London — Londoners have elected the son of a Pakistani-born London bus driver as their mayor, making him the first Muslim to govern this city of 8.5 million residents.
Sadiq Khan, a 45-year-old Labour Party member, trounced his opponent, the Conservative Party's Zac Goldsmith, 41, a well-known writer on ecological affairs and son of one of Britain's wealthiest Jewish businessmen.
Khan may be the first Muslim mayor to be elected to lead a Western European city. Rotterdam's Ahmed Aboutaleb was appointed rather than elected to the post in 2009.
On May 1 Goldsmith wrote an article in Britain's "Mail on Sunday" newspaper headlined: "Are we really going to hand the world's greatest city to a Labour Party that thinks terrorists are its friends?"
The paper ran the article alongside a picture of a double-decker London bus blown apart in the 2005 terror attack that left 52 people dead.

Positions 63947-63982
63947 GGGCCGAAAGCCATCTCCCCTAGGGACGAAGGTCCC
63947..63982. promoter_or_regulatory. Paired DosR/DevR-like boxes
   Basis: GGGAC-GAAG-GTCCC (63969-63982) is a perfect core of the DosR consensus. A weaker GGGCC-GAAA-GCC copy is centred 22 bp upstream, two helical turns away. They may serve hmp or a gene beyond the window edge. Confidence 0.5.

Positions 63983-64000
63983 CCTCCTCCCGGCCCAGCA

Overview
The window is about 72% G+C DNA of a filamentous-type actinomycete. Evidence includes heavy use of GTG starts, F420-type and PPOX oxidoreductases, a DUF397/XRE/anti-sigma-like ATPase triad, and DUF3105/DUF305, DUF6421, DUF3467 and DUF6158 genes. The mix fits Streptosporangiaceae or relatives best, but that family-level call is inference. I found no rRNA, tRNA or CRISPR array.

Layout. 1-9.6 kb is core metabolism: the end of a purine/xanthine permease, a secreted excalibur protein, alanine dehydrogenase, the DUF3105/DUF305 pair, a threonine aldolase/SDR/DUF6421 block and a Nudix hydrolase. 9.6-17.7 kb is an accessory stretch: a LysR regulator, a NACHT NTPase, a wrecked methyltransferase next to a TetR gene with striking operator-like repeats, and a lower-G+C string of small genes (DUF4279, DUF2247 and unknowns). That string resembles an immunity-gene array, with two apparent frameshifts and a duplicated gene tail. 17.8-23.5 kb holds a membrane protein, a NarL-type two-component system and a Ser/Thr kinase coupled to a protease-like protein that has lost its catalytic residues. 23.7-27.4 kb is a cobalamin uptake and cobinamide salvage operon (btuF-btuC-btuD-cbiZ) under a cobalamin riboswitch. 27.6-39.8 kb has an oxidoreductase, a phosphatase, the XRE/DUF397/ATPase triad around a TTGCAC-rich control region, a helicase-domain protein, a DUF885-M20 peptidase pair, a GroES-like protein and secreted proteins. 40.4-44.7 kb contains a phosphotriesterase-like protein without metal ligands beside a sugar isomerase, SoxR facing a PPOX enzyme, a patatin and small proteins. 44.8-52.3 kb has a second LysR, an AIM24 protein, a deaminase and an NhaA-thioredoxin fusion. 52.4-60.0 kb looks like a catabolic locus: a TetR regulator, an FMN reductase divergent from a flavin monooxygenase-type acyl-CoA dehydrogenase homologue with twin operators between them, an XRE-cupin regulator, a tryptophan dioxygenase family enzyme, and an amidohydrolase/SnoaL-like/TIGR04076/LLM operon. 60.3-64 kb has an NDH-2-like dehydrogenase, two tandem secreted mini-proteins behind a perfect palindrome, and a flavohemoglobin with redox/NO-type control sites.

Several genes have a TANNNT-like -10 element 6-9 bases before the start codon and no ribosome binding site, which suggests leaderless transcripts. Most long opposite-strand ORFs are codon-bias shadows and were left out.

Even members of the Conservative Party were shocked, with Baroness Sayeeda Hussain Warsi, a Muslim member of Parliament, tweeting: "This is not the Zack Goldsmith I know."
Khan strongly denied links with Islamists or claims that he had ever been anti-Jewish.
"So many people are just revolted by what was said about Sadiq, and they came out and voted for us," he said.
Khan will replace Mayor Boris Johnson, who many expect to become the next leader of the Conservative Party.
First, though, Khan may have to withstand court challenges to the election.
Thousands of people were turned away from polling stations in Barnet, North London, after officials were given incomplete lists of registered voters.
Chief Rabbi Ephraim Mirvis and his wife were among those affected.
Barnet has a higher proportion of Jews than any borough in London -- 15 percent -- with 1 in 3 members of the Jewish community in London living there.
Khan is a lawyer and served under former Prime Minister Gordon Brown. Khan was appointed a member of the elite Privy Council in 2009 and was the first Muslim to attend Cabinet meetings.
He and his wife have two daughters.
In recent years, Khan has visited synagogues and has nurtured strong relations with Britain's Jewish leaders.
Those close to him say he was bitterly hurt by accusations he was once associated with extremists or was in any way anti-Semitic.
London has two mayors -- the largely ceremonial position of lord mayor of the city and the more recently established political mayor of London, the post held for the last eight years by Johnson and before him by Ken Livingstone.